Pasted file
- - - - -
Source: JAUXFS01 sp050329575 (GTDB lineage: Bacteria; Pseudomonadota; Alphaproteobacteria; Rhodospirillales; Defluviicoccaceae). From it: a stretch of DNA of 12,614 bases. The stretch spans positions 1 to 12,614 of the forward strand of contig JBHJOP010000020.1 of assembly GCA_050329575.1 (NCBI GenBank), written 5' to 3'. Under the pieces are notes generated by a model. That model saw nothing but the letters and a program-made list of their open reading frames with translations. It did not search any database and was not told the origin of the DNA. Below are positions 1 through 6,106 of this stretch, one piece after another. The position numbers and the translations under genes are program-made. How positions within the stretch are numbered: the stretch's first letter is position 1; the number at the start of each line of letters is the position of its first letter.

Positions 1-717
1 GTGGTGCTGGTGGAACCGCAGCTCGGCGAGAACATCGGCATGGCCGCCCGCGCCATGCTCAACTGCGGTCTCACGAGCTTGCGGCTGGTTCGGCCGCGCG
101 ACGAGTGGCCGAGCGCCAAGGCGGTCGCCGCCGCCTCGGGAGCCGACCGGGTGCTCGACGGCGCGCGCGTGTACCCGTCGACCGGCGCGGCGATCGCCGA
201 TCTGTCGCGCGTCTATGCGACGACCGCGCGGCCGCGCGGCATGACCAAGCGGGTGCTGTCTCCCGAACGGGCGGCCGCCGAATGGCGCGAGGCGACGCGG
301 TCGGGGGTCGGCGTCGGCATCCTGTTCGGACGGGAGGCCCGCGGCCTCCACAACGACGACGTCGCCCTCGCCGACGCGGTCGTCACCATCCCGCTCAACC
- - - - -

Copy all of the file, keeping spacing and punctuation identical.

Source: JAUXFS01 sp050329575 (GTDB lineage: Bacteria; Pseudomonadota; Alphaproteobacteria; Rhodospirillales; Defluviicoccaceae). From it: a stretch of DNA of 12,614 bases. The stretch spans positions 1 to 12,614 of the forward strand of contig JBHJOP010000020.1 of assembly GCA_050329575.1 (NCBI GenBank), written 5' to 3'. Under the pieces are notes generated by a model. That model saw nothing but the letters and a program-made list of their open reading frames with translations. It did not search any database and was not told the origin of the DNA. Below are positions 1 through 6,106 of this stretch, one piece after another. The position numbers and the translations under genes are program-made. How positions within the stretch are numbered: the stretch's first letter is position 1; the number at the start of each line of letters is the position of its first letter.

Positions 1-717
1 GTGGTGCTGGTGGAACCGCAGCTCGGCGAGAACATCGGCATGGCCGCCCGCGCCATGCTCAACTGCGGTCTCACGAGCTTGCGGCTGGTTCGGCCGCGCG
101 ACGAGTGGCCGAGCGCCAAGGCGGTCGCCGCCGCCTCGGGAGCCGACCGGGTGCTCGACGGCGCGCGCGTGTACCCGTCGACCGGCGCGGCGATCGCCGA
201 TCTGTCGCGCGTCTATGCGACGACCGCGCGGCCGCGCGGCATGACCAAGCGGGTGCTGTCTCCCGAACGGGCGGCCGCCGAATGGCGCGAGGCGACGCGG
301 TCGGGGGTCGGCGTCGGCATCCTGTTCGGACGGGAGGCCCGCGGCCTCCACAACGACGACGTCGCCCTCGCCGACGCGGTCGTCACCATCCCGCTCAACC